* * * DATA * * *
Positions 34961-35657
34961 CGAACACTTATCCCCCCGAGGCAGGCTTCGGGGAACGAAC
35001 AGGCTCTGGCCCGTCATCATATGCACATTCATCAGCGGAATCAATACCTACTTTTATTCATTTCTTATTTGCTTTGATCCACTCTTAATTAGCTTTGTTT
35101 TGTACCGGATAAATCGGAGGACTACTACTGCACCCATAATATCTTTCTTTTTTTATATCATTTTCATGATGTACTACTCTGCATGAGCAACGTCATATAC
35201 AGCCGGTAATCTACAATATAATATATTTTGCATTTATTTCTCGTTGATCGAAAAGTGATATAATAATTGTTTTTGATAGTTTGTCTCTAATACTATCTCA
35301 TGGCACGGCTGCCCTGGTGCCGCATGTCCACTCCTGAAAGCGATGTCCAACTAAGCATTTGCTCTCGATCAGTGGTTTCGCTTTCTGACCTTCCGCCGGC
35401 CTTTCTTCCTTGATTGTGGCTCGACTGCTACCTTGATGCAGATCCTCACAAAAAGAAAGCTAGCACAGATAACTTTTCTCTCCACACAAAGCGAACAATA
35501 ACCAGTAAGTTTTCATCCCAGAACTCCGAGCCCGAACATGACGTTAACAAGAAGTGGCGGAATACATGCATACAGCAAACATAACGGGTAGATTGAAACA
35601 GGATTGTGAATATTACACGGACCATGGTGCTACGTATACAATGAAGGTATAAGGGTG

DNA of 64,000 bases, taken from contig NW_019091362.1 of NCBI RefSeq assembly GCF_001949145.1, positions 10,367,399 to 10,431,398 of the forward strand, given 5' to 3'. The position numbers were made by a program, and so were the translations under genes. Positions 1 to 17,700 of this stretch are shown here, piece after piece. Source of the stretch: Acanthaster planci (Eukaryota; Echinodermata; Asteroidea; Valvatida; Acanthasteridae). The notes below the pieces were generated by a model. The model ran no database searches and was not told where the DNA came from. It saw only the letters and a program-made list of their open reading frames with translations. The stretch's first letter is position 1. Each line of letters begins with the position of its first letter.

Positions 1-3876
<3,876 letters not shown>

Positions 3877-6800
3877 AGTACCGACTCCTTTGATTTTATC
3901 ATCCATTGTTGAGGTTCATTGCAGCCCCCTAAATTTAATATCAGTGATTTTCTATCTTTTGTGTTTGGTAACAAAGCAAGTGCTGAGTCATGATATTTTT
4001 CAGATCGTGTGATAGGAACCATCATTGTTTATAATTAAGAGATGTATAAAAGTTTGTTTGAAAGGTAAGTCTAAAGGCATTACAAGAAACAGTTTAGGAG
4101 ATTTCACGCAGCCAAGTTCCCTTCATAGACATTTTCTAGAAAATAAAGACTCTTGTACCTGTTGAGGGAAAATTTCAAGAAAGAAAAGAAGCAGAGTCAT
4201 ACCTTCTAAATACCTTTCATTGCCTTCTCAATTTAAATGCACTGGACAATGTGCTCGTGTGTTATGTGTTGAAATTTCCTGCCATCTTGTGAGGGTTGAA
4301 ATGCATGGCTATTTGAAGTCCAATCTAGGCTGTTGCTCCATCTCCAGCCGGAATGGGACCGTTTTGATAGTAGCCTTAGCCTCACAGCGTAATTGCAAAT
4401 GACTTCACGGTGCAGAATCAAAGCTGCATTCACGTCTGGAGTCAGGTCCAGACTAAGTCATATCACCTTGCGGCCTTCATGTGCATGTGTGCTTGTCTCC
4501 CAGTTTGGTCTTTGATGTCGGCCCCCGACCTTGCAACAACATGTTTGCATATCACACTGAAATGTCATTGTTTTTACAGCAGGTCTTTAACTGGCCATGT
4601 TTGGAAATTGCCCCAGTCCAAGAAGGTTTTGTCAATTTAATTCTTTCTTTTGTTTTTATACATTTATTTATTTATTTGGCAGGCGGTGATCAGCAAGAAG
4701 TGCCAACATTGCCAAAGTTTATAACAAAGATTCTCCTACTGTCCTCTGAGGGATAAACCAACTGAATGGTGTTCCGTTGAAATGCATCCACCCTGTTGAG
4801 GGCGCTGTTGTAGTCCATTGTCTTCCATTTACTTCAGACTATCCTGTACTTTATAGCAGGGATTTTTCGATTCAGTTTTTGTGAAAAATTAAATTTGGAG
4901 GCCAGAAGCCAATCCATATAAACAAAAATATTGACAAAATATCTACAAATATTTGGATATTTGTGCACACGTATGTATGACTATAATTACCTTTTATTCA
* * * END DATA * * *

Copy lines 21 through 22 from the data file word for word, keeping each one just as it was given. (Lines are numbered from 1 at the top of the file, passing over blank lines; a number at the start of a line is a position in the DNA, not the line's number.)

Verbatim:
4501 CAGTTTGGTCTTTGATGTCGGCCCCCGACCTTGCAACAACATGTTTGCATATCACACTGAAATGTCATTGTTTTTACAGCAGGTCTTTAACTGGCCATGT
4601 TTGGAAATTGCCCCAGTCCAAGAAGGTTTTGTCAATTTAATTCTTTCTTTTGTTTTTATACATTTATTTATTTATTTGGCAGGCGGTGATCAGCAAGAAG